In my very first Asia vacation, I had the chance to visit Laos – a country which I hadn’t known much about previously. I was so surprised by how amazing Laos was! I get to see splendid waterfalls, visit sacred religious sites and talk to the friendly locals. But above all, I think the delicious Laos cuisine is what I love the most about my trip. The food here is a brilliant combination of vibrant taste and lively colors that put your taste-buds on a wild ride. Sounds appealing right? Therefore, I have made a list of the top 15 most famous Lao dishes for you to try when traveling here. I recommend exploring street food and local markets for an authentic and unique culinary experience if you are an adventurous traveler.
Top 6 Most Famous Laos Food
Larb (Minced Meat Salad)
Larb is one of the most popular dishes in Laos, and it is even considered to be the national dish. Larb has minced meat as the main ingredient. There are Larbs made with beef, chicken, pork, fish, or duck. Other ingredients are fresh herbs, ground rice, and flavored with fermented fish sauce and lime juice. Like most other Laos food, it is often served with chili. So if you prefer your food non-spicy, make sure to ask the waiter to leave them out. Larb is best eaten when pairing with sticky rice.
Nam Khao Tod (Crispy Rice Salad)
Nam Khao Tod is a very popular Lao salad, mainly served as an appetizer. It originated from a small port village named Tha Deua in Vientiane. The dish is made from deep-fried rice balls, diced soured pork sausage, roasted peanuts, grated fresh coconut, dried chili, and other ingredients, seasoned with fish sauce.
Nam Khao Tod is eaten by using a lettuce leaf to wrap around a scoop of salad mixture, topped up with fresh herbs and dried chilis. This dish is becoming more popular in Western countries because of the expansion of Laos cuisine there. However, as I had tried Nam Khao Tod in Laos, I can guarantee you that nothing can beat the truly authentic taste here.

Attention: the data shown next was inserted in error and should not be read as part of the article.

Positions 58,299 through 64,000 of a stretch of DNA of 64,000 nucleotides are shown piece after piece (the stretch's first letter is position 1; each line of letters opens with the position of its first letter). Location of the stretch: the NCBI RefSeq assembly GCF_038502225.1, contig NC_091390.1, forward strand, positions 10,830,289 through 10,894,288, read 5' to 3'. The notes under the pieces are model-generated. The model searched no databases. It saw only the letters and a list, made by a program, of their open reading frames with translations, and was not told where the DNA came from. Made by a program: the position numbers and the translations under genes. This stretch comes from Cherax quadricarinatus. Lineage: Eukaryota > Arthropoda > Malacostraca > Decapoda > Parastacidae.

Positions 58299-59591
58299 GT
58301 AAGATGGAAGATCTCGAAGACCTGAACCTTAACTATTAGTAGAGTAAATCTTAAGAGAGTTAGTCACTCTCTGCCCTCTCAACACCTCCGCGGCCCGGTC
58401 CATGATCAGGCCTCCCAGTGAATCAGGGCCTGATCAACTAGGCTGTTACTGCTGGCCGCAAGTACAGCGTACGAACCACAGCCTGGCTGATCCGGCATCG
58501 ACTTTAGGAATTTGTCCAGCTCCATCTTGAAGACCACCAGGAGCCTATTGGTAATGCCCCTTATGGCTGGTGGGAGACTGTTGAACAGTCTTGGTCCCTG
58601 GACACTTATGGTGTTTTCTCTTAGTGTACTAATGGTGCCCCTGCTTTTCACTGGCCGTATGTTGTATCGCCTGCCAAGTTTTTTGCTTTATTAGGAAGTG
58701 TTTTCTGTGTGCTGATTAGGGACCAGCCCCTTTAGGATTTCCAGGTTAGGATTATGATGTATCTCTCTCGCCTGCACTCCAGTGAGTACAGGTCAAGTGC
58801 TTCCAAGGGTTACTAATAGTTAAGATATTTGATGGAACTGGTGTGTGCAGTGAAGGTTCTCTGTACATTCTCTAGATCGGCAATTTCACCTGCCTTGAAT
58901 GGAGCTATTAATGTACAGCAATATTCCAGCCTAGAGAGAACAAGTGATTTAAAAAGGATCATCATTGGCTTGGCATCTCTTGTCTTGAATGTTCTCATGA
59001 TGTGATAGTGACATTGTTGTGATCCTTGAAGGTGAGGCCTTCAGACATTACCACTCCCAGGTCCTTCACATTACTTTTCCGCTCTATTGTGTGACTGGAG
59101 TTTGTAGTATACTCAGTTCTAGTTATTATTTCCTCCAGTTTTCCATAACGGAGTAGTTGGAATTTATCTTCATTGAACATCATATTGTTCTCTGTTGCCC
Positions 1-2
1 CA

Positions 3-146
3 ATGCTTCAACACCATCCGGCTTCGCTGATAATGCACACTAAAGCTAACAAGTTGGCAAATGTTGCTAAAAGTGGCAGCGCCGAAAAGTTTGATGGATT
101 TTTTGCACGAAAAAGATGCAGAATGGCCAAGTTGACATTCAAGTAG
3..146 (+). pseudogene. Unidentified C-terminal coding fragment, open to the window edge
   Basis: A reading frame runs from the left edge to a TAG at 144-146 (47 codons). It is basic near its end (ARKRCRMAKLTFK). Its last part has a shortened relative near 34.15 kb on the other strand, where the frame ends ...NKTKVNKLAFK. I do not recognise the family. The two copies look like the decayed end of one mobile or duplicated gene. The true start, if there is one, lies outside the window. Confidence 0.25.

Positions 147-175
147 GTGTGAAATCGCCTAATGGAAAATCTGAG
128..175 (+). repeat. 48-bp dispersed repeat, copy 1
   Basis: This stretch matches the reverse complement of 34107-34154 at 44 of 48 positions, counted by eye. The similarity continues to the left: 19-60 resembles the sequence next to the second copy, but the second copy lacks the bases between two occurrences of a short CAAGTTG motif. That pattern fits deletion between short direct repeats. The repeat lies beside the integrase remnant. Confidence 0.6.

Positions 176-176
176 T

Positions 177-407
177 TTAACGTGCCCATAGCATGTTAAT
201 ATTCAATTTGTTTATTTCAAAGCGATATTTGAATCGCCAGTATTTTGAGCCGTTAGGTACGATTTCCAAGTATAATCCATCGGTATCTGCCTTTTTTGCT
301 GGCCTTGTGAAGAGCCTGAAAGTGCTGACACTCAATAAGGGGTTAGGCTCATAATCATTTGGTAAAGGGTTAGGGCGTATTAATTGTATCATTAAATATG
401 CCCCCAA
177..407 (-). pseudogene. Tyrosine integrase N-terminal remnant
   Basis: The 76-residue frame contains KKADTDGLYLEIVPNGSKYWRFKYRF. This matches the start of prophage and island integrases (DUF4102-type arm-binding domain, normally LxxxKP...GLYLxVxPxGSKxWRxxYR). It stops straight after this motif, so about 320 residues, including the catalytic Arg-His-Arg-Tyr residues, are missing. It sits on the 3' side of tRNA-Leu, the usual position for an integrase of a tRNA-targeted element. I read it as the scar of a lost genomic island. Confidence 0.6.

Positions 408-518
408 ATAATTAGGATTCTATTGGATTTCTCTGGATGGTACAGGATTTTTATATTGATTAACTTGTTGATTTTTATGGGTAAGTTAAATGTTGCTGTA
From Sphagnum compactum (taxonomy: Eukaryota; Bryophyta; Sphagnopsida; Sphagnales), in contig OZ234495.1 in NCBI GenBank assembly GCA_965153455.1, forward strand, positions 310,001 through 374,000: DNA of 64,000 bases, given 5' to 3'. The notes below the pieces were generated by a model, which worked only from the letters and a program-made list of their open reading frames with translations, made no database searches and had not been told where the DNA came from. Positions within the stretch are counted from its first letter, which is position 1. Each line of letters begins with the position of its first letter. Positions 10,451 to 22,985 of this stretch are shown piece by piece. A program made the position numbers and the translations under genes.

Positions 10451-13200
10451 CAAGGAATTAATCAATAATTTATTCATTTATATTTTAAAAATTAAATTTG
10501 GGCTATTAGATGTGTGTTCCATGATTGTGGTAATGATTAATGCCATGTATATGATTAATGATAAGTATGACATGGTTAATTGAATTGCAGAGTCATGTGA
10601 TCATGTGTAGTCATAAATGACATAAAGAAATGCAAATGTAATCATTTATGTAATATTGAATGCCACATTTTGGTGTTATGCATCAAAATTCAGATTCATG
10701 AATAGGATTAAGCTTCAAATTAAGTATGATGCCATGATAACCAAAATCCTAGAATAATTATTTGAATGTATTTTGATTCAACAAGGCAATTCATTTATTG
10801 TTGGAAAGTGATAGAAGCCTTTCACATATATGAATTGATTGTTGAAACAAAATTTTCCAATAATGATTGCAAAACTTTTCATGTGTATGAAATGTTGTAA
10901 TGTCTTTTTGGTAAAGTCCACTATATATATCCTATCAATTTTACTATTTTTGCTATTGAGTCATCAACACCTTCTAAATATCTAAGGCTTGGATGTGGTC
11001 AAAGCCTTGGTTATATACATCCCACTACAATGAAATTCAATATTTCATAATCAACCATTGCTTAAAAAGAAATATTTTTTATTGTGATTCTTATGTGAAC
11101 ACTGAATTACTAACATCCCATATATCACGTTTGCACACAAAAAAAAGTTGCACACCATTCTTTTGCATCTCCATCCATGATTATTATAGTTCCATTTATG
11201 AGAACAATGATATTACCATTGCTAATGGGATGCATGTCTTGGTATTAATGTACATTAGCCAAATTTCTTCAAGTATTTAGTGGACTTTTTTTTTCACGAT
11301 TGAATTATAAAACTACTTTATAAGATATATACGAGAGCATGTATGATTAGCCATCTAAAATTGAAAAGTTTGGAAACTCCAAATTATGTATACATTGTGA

Khao Piak Sen (Wet Noodles)
This dish name means “wet rice strands” and it is a part of Laos traditional cuisine. It is chewy like Udon noodles of the Japanese, but instead of wheat, it is made with rice flour. Khao Piak Sen is a common dish throughout both Laos and Vietnam, and it is a cuisine icon that most travelers put into their must-try list.
The main ingredients are chicken or pork and a handful of fresh herbs like galangal, lemongrass, garlic, shallots, coriander, bean sprouts and served with a little bit of lime juice for some extra sourness. The most important part when preparing Khao Piak Sen is making the broth, which means slow cooking the bones for a naturally sweet taste. The locals usually have this dish as a comfort dish for cold days. Diners are encouraged to put in extra chili, fish sauce, sugar or soy sauce to match their tastes.
When traveling Laos, I learned that “Mok” isn’t just one dish, it is the name given to all types of food that are wrapped and then cooked in banana or taro leaf. There are so many different combinations of the filling inside and you couldn’t tell which one is which by looking because they are wrapped in the same way.
Of course, you can ask the vendor but it is much more exciting to open and see it for yourself. The filling can be fish, herbs, spices or one ingredient that you could never think of – pig brain! Mok is cooked by steaming or grilling and served with sticky rice. I recommend trying all the variations to find what you like best, especially the pig brain version called Mok Samong, it is much more delicious than you thought!
In Laos, most people would agree that if the dipping sauce is not good, the whole meal is less appetizing. All kinds of dipping sauce in Laos are called “Jaew” and there are dozens of variations of them, each would match with the flavor of a certain main dish. Jaew is a combination of fresh chili, grilled vegetables, and sometimes added with garlic and fermented fish. It is made by grinding all the ingredients in a pair of mortar and pestle made of wood or stone,
The pounding action helps strengthen all the taste, especially the smoky flavor of the grilled vegetable. The most popular version of Jaew is made with Pa Daek – clay-pot fermented fish sauce. This dish will bring you the “one of a kind” taste that can never be found elsewhere. Then I have other variations known as Jaew Ma-Keua, which is made with roasted eggplant and Jaew Moo, made with pork meat and pork rinds. This dish is eaten with sticky rice or vegetables and can be found easily all across Laos.